By Eleni P. Austin

Uni Boys have entitled their newest long-player Buy This Record Now!, and that’s good advice. The L.A. natives released their major label debut “Do It All Now,” a little more than a year ago. It was a heady brew of Power Pop, Punk, Psychedelia, Garage and Glam-Rock By retrofitting musical genres that have been around for more than half a century, they’ve found a way to give this amalgam a 21st century twist.

The four-piece started life as a trio, when classmates Reza Matin (bass) and Noah Nash (guitar) recruited another school pal, Arthur Fitch to play drums. As Uniform, their original musical touchstone was Punk. But pretty soon, newer (older) influences began creeping into their sound. They went down a Beatles/Beach Boys rabbit hole that led them to everyone from Mahavishnu Orchestra to Soft Machine. New obsessions included New York Dolls’ guitarist Johnny Thunders, unsung heroes like Big Star, The Quick and the db’s, plus cult faves like Milk N’ Cookies. To mark their new direction, they became Uni Boys. The final puzzle pieces fell into place when Michael Cipoletti took over bass duties and Reza switched to guitar.

During the pandemic, Uni Boys got serious about turning their demos into full-fledged songs. They wound up self-releasing two albums, Rock N’ Roll Music and Heavy-Hearted. Their infectious sound got them noticed and garnered some attention from Brent Rademaker’s (Beachwood Sparks, GospelbeacH) Curation Records. He offered to release the band’s first two efforts, but Uni Boys preferred to up the ante, opting to write and record a brand new album. “Do It All Next Week” arrived in late 2022. Now they’ve returned with Buy This Now!


The record crackles to life with the Bubblegum Crunch of “Let’s Watch A Movie.” Chiming guitar riffs collide with distorto chords, angular bass, propulsive handclaps and a piledriving beat. The hard-charging, Punk-Pop arrangement shares a hint of musical DNA with The Jam’s “In The City.” It also belies lyrics that plead fatigue, forgoing a night on the town: “I know you’re tired, because I’m tired too, there’s only one thing left to do, we’re going to get real close, we’re going to make the most of a movie night for two.” They shake off their malaise long enough to assay some woo-ooh-ooh harmonies that would be fun even if daddy took the T-Bird away. Tremolo-d guitars accelerate through the break, before the song shudders to a stop.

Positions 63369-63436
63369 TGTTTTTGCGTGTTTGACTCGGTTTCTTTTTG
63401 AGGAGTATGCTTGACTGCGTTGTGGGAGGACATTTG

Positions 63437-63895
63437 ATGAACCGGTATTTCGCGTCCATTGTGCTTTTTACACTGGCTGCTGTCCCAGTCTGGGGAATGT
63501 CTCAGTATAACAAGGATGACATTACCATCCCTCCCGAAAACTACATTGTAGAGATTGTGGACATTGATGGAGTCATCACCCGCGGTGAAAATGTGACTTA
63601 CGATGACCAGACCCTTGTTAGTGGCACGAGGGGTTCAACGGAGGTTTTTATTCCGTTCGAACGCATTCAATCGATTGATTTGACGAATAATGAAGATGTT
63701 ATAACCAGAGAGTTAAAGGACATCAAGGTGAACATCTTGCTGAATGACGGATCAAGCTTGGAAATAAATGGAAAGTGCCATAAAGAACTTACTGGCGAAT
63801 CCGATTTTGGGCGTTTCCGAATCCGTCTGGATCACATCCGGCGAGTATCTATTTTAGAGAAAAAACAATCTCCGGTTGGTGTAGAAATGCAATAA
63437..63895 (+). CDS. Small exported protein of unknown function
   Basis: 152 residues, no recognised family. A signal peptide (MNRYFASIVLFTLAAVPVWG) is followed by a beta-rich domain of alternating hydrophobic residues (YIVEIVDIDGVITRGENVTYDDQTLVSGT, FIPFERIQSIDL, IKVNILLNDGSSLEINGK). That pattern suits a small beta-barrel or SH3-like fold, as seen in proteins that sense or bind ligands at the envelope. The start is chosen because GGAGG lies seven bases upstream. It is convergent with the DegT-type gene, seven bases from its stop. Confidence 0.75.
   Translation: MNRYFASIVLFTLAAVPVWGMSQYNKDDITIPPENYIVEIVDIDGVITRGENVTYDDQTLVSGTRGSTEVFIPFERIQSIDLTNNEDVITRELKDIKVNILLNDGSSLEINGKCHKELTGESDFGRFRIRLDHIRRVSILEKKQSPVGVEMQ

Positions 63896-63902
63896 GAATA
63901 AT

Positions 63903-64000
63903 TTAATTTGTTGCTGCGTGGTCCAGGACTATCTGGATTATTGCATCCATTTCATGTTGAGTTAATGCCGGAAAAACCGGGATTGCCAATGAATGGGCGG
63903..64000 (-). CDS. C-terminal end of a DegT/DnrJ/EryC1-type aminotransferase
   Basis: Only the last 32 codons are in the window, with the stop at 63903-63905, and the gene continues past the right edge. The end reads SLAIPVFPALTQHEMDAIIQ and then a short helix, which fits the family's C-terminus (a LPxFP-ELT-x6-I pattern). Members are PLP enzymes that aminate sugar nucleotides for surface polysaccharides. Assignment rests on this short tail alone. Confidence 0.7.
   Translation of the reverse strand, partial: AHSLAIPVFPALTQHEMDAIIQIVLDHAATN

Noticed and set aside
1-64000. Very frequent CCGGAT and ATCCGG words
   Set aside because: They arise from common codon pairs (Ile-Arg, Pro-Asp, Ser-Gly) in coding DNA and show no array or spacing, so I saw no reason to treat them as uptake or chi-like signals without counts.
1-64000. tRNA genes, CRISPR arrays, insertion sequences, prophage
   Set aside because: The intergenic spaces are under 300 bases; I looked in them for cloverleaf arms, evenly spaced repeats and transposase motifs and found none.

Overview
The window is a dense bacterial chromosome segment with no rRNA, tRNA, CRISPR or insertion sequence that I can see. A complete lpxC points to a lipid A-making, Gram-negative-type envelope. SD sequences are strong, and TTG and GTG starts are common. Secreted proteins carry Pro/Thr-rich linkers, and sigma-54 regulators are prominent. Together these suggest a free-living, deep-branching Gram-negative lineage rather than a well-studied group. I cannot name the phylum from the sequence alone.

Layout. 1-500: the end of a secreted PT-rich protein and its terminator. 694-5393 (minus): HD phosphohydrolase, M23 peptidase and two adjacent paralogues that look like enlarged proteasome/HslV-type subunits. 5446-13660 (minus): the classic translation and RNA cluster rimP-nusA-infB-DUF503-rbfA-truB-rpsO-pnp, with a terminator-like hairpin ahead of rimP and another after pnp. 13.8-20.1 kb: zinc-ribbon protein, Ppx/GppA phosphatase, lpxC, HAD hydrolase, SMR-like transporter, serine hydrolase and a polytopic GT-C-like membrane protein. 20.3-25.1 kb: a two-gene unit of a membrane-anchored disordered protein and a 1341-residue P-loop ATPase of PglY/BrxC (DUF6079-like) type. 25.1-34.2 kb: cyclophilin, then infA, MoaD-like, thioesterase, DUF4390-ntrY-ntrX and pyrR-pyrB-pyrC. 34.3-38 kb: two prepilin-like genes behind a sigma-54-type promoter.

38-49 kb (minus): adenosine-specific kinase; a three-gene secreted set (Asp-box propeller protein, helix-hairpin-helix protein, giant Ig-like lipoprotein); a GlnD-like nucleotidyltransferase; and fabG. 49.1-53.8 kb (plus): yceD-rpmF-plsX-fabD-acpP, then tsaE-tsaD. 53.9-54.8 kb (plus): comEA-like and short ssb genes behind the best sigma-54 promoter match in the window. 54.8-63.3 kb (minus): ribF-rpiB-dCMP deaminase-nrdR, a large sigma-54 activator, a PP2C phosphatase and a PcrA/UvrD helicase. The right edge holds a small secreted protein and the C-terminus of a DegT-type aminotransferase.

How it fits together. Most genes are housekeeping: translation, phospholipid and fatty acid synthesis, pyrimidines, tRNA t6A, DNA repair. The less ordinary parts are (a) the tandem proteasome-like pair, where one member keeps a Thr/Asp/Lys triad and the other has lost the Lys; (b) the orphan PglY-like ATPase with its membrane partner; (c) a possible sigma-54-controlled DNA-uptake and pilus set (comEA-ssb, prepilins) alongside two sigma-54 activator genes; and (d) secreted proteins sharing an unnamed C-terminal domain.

Although they’ve been labeled a Power Pop band, the Uni Boys add plenty of colors and textures to their sonic palette. Take “I’m Alright,” which weds downstroke riff-age and sinewy bass lines to a spring-loaded beat. The tough-minded arrangement and tensile instrumentation are mirrored by sardonic lyrics that attempt to win back an an ex: “You’re not asking, but here goes, I’ll let you know how it’s been, I’m doing fine, been working out, no I haven’t, but I bought some new jeans.” Spiraling guitars, choir boy harmonies and a Doo-Wop-y bridge feign sincerity, but a spiky guitar solo confirms the bitterness remains.

Then there’s the surprisingly wistful “Two Years,” which opens with skittery guitars, wiry bass, plinky keys and a snapback beat. Labyrinthine wordplay can’t distract from the ever-present ache: “I feel empathy for those who battle tendencies to resort to their dependencies, it’s hard to stray from love’s grip, endlessly, I’m reminded of our chemistry, even when logic follows secondly, it’s never enough to persist…two years apart and you’re still on my mind.” Tender feelings are bookended by stuttering guitars, sly bass and a strafing beat.